Greg Smith studied physiology and English at the University of Alberta, but escaped into medical school before earning his degree. He then did his medical residency in Montréal, Québec, learning all the medical vocabulary and all the French Canadian slang that he didn’t learn during his LDS mission to Paris, France. He is now an old-style country doctor in rural Alberta with interests in internal medicine and psychiatry. A clinical preceptor for residents and medical students, he has been repeatedly honored for excellence in clinical teaching.
Smith has a particular research interest in Latter-day Saint plural marriage and has been published in the FARMS Review and elsewhere on this and other topics. He was an associate editor of the Mormon Studies Review from 2011-2012. With twelve years of classical piano training, he is a lifelong audiophile and owns far too many MP3 files. He lives happily with his one indulgent wife, four extraordinary children, and two cats.
A member of FAIR since 2005, Greg helps manage the FAIR wiki and has contributed to multiple online journals as a reviewer of various issues and movements in and surrounding Mormon culture and theology. His article in the Interpreter that is the basis for some of the discussion in this episode is found here.
Some of the questions for this interview include:
So let’s get to the FairMormon Wiki. For those unfamiliar with the concept behind Wiki’s, what are they, how do they work, and why are they relevant?
People can go to this site with questions in mind, or perhaps if they are preparing for giving a lesson. Any chance that you know approximately how many topics or articles there are currently on the FairMormon Wiki?
One of the topics that is in the Wiki is that of Evolution. To be more specific, the questions and quotes about what we will refer to as organic evolution, or even biological evolution. But even that term comes pretty heavily loaded. So, let’s set a sort of foundation of what we mean when we say “evolution?”
This is a question that rests on the mind of some latter-day Saints. I have been taught creationism in church, and scientific theory in school, and both seem to have merit yet, they also seem to be be taught as dichotomies. As part of wanting to answer those questions, you wrote an article in the Interpreter where you “reviewed” or as I like to put it, you reconciled, six different books that profess to offer a bridge to evolution and Christianity. I want to first put out what is probably one of the foundational quotes germane to our discussion of the topic of Evolution with respect to Mormon Theology and doctrine. You include it as the opening for your article in The Interpreter entitled “Endless Forms Most Beautiful: The uses and abuses of evolutionary biology in six works.” The article opens:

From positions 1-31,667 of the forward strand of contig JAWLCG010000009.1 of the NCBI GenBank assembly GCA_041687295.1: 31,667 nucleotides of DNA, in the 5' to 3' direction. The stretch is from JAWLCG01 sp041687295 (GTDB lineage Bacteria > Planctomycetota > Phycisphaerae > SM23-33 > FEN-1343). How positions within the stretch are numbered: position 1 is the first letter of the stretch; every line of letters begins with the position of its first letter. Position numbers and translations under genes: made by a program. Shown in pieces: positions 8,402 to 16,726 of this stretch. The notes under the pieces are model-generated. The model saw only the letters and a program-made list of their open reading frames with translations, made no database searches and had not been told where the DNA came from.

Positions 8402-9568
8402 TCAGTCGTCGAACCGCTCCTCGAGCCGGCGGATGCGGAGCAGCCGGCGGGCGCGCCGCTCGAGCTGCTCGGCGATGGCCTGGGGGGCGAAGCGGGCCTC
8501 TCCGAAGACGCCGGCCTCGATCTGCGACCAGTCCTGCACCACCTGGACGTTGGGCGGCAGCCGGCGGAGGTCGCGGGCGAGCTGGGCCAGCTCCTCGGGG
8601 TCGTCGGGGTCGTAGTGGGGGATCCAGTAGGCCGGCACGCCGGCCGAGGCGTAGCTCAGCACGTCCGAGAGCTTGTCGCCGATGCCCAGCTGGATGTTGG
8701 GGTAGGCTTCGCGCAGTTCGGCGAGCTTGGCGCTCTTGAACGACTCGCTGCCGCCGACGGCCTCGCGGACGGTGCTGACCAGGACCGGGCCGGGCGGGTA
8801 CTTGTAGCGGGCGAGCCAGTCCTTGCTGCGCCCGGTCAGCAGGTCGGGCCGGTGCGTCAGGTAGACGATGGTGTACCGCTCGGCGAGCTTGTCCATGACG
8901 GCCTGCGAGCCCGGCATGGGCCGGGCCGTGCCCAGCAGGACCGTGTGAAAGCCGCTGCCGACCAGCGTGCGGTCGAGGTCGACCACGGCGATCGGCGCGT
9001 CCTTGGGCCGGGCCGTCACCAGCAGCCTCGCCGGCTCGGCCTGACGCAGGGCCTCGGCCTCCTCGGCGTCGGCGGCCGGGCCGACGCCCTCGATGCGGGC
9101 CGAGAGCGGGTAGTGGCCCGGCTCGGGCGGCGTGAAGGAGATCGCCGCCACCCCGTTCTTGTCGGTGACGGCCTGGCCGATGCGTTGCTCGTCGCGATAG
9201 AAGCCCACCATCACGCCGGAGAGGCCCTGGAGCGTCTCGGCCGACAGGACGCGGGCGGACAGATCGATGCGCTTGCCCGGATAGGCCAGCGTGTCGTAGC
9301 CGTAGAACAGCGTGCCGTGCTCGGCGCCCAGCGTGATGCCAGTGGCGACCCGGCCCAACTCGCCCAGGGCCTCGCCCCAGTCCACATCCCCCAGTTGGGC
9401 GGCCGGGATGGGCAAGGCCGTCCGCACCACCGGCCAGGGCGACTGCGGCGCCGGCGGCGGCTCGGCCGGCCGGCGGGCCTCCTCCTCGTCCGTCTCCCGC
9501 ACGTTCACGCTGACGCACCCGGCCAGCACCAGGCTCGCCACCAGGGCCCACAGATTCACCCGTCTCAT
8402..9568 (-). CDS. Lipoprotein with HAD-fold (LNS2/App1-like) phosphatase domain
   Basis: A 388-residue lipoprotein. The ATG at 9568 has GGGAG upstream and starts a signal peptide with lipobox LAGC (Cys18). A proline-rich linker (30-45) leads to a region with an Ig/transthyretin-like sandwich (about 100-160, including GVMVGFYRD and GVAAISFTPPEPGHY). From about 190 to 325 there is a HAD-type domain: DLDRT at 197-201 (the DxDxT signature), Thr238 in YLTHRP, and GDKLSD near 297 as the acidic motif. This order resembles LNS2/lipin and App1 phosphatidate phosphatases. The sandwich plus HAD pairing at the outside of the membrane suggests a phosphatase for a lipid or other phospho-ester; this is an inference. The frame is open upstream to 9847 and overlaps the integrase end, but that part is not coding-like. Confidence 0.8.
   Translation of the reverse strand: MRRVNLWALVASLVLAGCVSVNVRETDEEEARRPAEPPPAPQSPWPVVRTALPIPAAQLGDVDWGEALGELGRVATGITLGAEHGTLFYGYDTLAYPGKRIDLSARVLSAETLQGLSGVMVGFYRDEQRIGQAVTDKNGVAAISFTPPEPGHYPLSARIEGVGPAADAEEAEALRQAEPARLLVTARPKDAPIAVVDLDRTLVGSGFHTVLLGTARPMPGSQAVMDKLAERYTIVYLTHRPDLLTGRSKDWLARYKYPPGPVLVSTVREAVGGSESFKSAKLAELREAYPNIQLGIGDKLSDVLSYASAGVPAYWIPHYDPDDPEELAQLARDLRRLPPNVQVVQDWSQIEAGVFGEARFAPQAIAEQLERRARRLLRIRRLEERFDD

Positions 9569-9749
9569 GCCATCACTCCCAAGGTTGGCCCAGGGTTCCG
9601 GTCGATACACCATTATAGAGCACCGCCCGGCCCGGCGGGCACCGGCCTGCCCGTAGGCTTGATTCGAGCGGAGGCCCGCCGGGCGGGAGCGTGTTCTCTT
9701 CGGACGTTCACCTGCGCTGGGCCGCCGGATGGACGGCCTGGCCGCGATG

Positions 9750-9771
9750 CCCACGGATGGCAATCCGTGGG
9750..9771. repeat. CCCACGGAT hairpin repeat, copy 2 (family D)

The position of the Church on the origin of man was published by the First Presidency in 1909 and stated again by a different First Presidency in 1925:
The Church of Jesus Christ of Latter-day Saints, basing its belief on divine revelation, ancient and modern, declares man to be the direct and lineal offspring of Deity…. Man is the child of God, formed in the divine image and endowed with divine attributes…
The scriptures tell why man was created, but they do not tell how, though the Lord has promised that he will tell that when he comes again (D&C 101:32–33). In 1931, when there was intense discussion on the issue of organic evolution, the First Presidency of the Church, then consisting of Presidents Heber J. Grant, Anthony W. Ivins, and Charles W. Nibley, addressed all of the General Authorities of the Church on the matter and concluded,